But was it Rachel?
The style of the posts did not quite fit someone who would get a $20,000 scholarship to a private college, with a less-than-stellar grasp of English, but I could almost forgive it. I see bad writing from a lot of teens.
Then I looked at the cover photo. The deliberate bad punctuation makes me suspect a fake account that’s parodying the whole lawsuit while also poking fun at Rachel.
The fake Education for Rachel Facebook page has the exact same style of writing as the fake Rachel profile. And the fake profile has absolutely none of the Facebook extras that you gather over the years–all your likes, photos, friends, comments, and so on. Its only like is the fake page, and only the photo and the cover photo are alike.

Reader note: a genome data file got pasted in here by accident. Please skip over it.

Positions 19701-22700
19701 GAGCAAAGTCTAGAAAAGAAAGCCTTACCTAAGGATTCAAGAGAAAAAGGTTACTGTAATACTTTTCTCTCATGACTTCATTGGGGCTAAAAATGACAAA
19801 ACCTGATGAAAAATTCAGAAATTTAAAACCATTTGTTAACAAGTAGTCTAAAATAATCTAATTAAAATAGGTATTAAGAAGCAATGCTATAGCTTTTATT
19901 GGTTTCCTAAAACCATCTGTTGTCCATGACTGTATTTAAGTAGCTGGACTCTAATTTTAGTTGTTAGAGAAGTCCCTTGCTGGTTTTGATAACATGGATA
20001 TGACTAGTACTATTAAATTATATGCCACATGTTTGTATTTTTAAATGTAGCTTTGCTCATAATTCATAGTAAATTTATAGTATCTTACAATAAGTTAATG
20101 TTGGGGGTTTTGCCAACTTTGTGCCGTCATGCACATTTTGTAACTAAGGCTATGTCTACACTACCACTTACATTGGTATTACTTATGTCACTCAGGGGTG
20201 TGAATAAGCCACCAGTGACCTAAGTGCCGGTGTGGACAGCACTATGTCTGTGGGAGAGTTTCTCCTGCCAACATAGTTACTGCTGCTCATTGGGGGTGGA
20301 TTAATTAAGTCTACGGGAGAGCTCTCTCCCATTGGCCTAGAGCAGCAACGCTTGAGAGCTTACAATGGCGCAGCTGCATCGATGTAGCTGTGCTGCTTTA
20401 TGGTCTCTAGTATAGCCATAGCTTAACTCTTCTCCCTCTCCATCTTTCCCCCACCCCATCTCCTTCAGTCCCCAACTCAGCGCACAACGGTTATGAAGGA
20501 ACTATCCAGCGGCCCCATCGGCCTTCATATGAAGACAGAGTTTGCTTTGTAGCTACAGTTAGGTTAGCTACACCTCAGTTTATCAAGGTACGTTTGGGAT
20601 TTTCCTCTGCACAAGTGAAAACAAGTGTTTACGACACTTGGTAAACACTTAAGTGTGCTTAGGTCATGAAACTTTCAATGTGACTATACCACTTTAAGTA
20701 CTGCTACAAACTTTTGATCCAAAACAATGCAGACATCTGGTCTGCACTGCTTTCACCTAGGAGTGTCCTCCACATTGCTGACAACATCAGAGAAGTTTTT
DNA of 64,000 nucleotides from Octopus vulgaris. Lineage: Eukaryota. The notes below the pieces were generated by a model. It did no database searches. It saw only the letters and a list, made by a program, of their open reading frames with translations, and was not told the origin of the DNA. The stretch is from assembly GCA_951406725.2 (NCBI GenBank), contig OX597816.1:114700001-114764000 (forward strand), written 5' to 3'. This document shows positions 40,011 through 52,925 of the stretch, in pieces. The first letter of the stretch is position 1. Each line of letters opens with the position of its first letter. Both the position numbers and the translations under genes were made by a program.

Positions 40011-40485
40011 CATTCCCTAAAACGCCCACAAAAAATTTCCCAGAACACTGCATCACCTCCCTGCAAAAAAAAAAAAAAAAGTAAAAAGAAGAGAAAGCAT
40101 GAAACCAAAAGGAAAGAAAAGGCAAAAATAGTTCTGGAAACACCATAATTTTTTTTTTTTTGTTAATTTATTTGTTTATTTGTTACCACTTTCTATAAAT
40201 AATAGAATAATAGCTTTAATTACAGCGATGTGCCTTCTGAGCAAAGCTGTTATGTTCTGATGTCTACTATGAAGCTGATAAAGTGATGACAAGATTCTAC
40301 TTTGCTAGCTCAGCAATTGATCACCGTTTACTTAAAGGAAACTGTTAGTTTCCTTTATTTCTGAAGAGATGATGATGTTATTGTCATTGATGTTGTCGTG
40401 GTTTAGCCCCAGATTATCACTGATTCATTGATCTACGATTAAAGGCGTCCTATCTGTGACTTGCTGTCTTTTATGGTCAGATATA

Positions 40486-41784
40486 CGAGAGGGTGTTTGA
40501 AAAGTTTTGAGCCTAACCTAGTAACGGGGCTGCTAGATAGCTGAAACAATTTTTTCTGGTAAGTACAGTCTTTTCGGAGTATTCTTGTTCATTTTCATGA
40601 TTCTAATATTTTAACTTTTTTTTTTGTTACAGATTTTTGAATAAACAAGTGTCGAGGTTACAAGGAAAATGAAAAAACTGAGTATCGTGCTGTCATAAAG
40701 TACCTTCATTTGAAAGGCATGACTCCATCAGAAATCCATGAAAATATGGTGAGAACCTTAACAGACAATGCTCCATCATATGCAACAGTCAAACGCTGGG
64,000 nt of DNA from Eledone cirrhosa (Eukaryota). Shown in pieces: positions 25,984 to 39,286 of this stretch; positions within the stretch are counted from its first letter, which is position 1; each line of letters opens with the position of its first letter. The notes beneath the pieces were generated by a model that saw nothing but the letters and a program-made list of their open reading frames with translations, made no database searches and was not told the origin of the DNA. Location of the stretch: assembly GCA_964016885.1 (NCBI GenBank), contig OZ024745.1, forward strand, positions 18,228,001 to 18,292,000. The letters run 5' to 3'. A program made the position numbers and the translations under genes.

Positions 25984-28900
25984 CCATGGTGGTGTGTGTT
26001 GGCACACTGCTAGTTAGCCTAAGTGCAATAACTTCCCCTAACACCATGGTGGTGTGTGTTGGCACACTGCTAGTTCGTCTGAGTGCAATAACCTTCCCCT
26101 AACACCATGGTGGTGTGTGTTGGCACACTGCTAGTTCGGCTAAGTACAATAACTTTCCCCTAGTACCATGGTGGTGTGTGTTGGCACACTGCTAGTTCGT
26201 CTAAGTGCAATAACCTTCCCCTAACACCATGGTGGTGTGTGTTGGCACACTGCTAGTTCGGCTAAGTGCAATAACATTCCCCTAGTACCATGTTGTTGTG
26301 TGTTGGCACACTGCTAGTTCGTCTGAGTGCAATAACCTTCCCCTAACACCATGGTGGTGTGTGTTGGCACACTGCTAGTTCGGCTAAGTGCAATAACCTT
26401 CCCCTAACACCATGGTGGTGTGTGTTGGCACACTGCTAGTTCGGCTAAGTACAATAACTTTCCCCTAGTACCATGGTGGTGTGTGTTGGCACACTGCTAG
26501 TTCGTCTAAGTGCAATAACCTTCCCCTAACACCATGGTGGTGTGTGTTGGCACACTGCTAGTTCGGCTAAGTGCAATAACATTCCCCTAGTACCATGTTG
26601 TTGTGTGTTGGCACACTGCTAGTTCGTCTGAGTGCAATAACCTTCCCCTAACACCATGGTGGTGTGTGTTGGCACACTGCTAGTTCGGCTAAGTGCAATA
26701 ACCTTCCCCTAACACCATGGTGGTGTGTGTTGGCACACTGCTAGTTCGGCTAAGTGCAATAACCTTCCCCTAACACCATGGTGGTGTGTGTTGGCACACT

And what little I can find of her writing samples on social media, the style of writing doesn’t match.
Of course, I have no absolute proof of this. This is why I’m telling you I have no absolute proof–unlike the so-called journalists who reported on the rants as if they were verified. Just enough little things don’t add up and made me suspicious. Shouldn’t a journalist have better skills for sussing out the fakes?
Dear journalists, don’t believe everything you see on the Internet. Or on Facebook.
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